E. ENHANCING SOCIAL PROTECTION: Finland and Sweden proposed restoring L.13's references to social insurance. In 71 (families as providers of social protection), Romania, the EU and Canada suggested a role for government. Malaysia, Sudan, and the Holy See emphasized the role of the family. El Salvador recommended competition between health providers. In 75 (protection of children), proposals included reference to international drug trafficking (EU, Cte d'Ivoire and the G-77) and the role of NGOs in social protection (Switzerland).
III. PRODUCTIVE EMPLOYMENT AND THE REDUCTION OF UNEMPLOYMENT
A. RETHINKING POLICY: In the introduction (76), delegates called for reference to: underemployment in developing countries (EU); full employment (India); and sustainable livelihoods with equitable remuneration (Canada). In 78 (unemployment), proposals included reference to: labor-intensive and environmentally-sound technology (India); savings and investment (El Salvador); and labor-market information systems (Indonesia).
B. STIMULATING EMPLOYMENT-INTENSIVE GROWTH: In 84 (impediments to international economic growth), India called for trade liberalization to include safeguards for developing countries. In 86 (labour-intensive technologies), the EU deleted the reference to facilitating technical adaptation for developing countries. The G-77 called for technology transfer on preferential terms. In 87 (women's access to technology), the G-77 said that the use of technology should facilitate the transformation of women's roles. In 89 (research and development), El Salvador called for clean technology.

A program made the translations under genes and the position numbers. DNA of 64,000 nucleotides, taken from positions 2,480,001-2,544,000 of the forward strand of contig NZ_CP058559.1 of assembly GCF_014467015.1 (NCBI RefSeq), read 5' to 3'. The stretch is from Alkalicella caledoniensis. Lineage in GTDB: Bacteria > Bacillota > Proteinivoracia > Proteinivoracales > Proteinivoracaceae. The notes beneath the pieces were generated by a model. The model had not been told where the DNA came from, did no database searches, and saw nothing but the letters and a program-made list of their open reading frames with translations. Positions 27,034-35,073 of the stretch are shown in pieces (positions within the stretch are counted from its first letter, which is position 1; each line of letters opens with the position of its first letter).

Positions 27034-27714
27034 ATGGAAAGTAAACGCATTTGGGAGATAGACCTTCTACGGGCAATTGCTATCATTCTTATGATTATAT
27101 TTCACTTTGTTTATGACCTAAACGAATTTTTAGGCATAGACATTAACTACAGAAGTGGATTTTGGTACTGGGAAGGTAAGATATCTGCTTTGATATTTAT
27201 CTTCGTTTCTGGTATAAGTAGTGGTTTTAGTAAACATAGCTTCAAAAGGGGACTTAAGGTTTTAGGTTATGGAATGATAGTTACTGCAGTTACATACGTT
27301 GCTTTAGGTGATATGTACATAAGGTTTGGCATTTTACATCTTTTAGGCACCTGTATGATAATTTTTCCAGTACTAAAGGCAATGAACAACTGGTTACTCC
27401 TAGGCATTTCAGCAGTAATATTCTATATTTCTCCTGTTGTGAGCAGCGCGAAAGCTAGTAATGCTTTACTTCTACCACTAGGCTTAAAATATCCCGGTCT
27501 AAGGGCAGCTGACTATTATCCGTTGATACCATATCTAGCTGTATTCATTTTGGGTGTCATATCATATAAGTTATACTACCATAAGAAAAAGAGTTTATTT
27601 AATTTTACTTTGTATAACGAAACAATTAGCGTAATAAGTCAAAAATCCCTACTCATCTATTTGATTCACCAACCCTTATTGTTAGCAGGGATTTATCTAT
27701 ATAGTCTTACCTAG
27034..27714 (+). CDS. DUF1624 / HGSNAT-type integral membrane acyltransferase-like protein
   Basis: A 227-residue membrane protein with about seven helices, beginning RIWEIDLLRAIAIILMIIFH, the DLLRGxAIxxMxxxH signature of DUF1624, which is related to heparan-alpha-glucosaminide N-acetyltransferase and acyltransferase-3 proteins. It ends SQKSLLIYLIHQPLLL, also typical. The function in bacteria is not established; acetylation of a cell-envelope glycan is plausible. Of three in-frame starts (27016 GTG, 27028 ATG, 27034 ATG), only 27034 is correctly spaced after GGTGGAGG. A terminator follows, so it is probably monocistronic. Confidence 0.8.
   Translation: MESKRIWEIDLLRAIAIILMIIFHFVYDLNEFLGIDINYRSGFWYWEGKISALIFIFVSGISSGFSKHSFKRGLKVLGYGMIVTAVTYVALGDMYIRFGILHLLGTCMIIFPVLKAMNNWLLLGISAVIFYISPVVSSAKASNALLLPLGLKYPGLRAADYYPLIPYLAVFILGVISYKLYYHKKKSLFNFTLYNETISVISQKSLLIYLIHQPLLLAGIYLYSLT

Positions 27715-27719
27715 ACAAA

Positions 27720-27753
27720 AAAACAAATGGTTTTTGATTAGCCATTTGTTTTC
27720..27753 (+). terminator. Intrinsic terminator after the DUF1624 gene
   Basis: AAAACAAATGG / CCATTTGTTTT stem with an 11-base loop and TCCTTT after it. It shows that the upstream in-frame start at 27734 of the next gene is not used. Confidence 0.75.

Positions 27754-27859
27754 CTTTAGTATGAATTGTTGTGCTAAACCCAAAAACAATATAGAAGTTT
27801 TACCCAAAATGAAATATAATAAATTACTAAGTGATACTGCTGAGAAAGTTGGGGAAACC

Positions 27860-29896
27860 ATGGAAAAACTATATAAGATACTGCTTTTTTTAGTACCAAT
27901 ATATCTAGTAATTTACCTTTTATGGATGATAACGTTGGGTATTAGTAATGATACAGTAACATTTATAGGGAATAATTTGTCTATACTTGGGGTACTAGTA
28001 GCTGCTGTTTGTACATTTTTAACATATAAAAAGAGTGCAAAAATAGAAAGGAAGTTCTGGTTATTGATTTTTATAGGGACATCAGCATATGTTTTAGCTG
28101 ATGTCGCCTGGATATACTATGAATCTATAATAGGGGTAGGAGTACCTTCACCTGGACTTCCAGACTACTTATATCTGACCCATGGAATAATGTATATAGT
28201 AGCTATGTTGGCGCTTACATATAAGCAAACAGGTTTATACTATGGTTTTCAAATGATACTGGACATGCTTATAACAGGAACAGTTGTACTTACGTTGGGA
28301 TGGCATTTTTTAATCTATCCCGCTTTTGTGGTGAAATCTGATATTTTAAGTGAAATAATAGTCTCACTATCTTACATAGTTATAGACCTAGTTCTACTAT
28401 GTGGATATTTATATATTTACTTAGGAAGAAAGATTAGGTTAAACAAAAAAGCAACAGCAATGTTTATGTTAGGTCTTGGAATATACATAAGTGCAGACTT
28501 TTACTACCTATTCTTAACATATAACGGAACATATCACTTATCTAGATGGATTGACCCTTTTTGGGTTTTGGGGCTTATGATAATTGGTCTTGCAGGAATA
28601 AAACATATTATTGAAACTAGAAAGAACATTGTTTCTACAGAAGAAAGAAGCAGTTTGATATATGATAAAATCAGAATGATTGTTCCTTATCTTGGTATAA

C. CREATING EMPLOYMENT THROUGH ENTERPRISES: In 92 (working conditions in small enterprises), Canada called for special assistance to women and the poor. In 93 (equality of opportunity), Canada stressed the role of women in paid and unpaid activities. In 94 (informal-sector enterprises), the EU emphasized elimination of discrimination in granting credit to women and minorities. Austria insisted that informal-sector enterprises can be construed as "black labour."
D. REVIEWING SECTORAL PRIORITIES: In 100 (export expansion), the G-77 called for the removal of all protectionist barriers.
E. REDEFINING THE NATURE OF WORK AND EMPLOYMENT: Sweden and others objected to the underlying paternalistic tone of paragraph 103 (the concept of work).